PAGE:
There is a special feeling that you get when you walk through an ancient forest. You feel surrounded by something more ancient and mysterious than the oldest tree in the forest.
There is something much deeper going on there—a hidden power simmering just beneath the surface. And in some weird way, you can’t help but feel that the forest is very much aware of your presence. I remember my first time on Cortes Island, producing a series of videos for the Vancouver Observer back in January 2012. I was taken into the woods by a knowledgeable group of Cortesians and Ancient Forest Alliance (AFA) campaigners Ken Wu and TJ Watt. We were going to see the Basil Creek Watershed, a section of forestland owned by Island Timberlands. As we walked through an overgrown skid road surrounded by thick alder brush, they explained that this area was previously owned by Macmillan-Bloedel—a BC-based logging company that had amassed hundreds of thousands of hectares of private forestland before being bought by American lumber giant Weyerhaeuser in 1999. Weyerhaeuser sold the land to Wall Street investment firm Brascan, which has since changed its name to Brookfield Asset Management. Brookfield created Island Timberlands specifically to harvest its coastal timber holdings in British Columbia.
We turned off the logging road into the thicket of dense alders. The Cortesians reminded us that European settlers had almost completely logged this island at the turn of the century. We passed by huge stumps with notches in them about six feet up, where the fallers had inserted wooden springboards. This allowed them to get their axes and saws above the trees’ flared buttresses, making the enormous exercise of cutting down these forest giants by hand marginally easier. MacBlo began clearing this area again in 1990. But a blockade led by the Klahoose First Nation prevented them from logging. MacBlo never returned to log on Cortes again. The island was deemed Socially Inoperable—a label that many Cortesians still wear with pride.
The moment we emerged from the alders, we stepped into another world. This forest was nothing like the one we had just stepped out of. It was more spacious. Sword ferns and skunk cabbage grew in swampy pools. Massive cedars and Douglas-firs towered above us. One Cortesian held out his arms in front of a tree and the diameter far exceeded his six-foot wingspan. This was a real old-growth forest. Our guides began to speak of a vast underground network that permeates the entire forest. If you have ever seen a mushroom or a fungus sprouting from a log, that is simply the fruiting body of an ancient network of tiny filaments spread throughout the forest floor—known as mycelium. Over the millennia, the mycelium has developed a mystical alliance with the trees.
The Cortesians often quoted mycologist (mushroom scientist) Paul Stamets, who has his research lab on Cortes. Stamets has made groundbreaking discoveries into the hidden powers of mushrooms that only grow in the old-growth forest. Stamets says that these underground networks of mycelium are like “the Earth’s natural Internet.” They can sense any impression on the ground, and can relay huge amounts of data about any organisms moving through the landscape. Suddenly, that feeling I experienced when I stepped into the old-growth forest began to make a lot more sense. The forest really was aware of us. Ken Wu of the AFA commented on how rare it is to find a stand of ancient Douglas-firs like this on the coast. Only one per cent of the original coastal Douglas-fir ecosystem remains. This grove on Cortes, overlooked by a century of logging, represents a small portion of that one per cent.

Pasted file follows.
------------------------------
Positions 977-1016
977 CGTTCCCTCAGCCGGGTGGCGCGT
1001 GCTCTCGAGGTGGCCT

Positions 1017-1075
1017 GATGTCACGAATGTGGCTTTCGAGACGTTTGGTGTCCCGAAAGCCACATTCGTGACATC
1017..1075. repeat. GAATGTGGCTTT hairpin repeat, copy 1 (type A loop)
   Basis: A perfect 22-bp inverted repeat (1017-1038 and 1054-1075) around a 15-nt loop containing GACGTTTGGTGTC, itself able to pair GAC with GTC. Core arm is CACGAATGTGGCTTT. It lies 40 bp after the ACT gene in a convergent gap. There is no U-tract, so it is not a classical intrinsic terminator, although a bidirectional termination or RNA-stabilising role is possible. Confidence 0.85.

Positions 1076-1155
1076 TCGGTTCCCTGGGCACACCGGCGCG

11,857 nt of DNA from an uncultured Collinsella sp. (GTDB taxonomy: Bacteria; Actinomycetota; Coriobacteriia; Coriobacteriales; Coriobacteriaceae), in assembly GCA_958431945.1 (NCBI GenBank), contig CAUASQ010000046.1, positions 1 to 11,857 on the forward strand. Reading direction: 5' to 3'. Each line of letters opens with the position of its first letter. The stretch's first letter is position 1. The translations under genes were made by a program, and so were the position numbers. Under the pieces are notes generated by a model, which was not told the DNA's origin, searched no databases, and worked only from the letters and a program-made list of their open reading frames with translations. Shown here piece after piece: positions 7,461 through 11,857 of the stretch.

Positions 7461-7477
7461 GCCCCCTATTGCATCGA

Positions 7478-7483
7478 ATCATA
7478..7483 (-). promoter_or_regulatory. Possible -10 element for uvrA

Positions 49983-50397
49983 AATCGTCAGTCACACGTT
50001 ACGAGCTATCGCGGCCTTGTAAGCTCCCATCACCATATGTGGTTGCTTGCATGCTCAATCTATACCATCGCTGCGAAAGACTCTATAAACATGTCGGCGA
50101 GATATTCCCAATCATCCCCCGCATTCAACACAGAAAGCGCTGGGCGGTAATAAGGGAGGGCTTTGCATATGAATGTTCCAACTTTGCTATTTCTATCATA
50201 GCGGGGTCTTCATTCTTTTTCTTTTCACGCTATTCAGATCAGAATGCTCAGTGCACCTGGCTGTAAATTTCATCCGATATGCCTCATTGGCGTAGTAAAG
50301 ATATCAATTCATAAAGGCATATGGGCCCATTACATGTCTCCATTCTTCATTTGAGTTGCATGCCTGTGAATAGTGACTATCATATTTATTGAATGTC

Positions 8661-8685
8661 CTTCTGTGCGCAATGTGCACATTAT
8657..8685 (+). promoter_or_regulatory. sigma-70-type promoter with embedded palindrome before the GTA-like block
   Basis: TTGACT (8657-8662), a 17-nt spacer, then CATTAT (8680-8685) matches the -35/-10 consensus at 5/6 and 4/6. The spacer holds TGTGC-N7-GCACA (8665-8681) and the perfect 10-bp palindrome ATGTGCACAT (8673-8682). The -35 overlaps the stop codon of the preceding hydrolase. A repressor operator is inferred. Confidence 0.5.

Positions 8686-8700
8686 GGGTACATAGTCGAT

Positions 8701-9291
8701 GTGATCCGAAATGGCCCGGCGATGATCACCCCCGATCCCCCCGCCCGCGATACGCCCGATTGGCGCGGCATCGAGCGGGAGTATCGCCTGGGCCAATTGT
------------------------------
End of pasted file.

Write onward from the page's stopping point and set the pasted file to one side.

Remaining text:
As we walked out of the forest, my mind was reeling with questions. How did this forest come to be private in the first place? How did we get to this point where one company can own hundreds of thousands of hectares of forestland? What regulations exist to protect communities such as Cortes from this kind of logging? Is truly sustainable forestry even possible on privately managed forest land? And how might that look?
This past November, after a year of negotiations with the Cortes community, IT moved to begin harvesting the Basil Creek Watershed, the same forest we had walked through last year. In response, Island Stance—an ally within the Wildstands Forest Alliance committed to peaceful direct action—launched a blockade, along with others from the Cortes community, in exactly the same spot that the Klahoose had held theirs twenty years ago.
Cortesians have been on the front lines of this struggle for over 20 years. And I intend to be there to capture the latest chapter in this epic tale for my upcoming documentary Heartwood: Forest Guardians of Cortes Island.Heartwood will follow the Cortes community as it fights to defend its forests from industrial logging and attempts to build a new kind of forestry economy, in partnership with the Klahoose First Nation.
Meeting the people of Cortes—learning about their mammoth struggle with far-away investment firms that want to cash in on their forestlands—influenced the course of my life for years to come.
I returned to Cortes in late November after an IT representative left a cryptic message on the Cortes Island website that said they would “begin forest harvesting and related activities the week of November 26.”One thing I didn’t fully grasp in my previous excursions was the full extent of Island Timberlands’ land holdings on Cortes, because there were no identifying markers. But this time, as I drove along the main east-west road that connects the villages of Manson’s Landing and Whaletown, I could see that both sides were lined with Island Timberlands’ Private Property signs.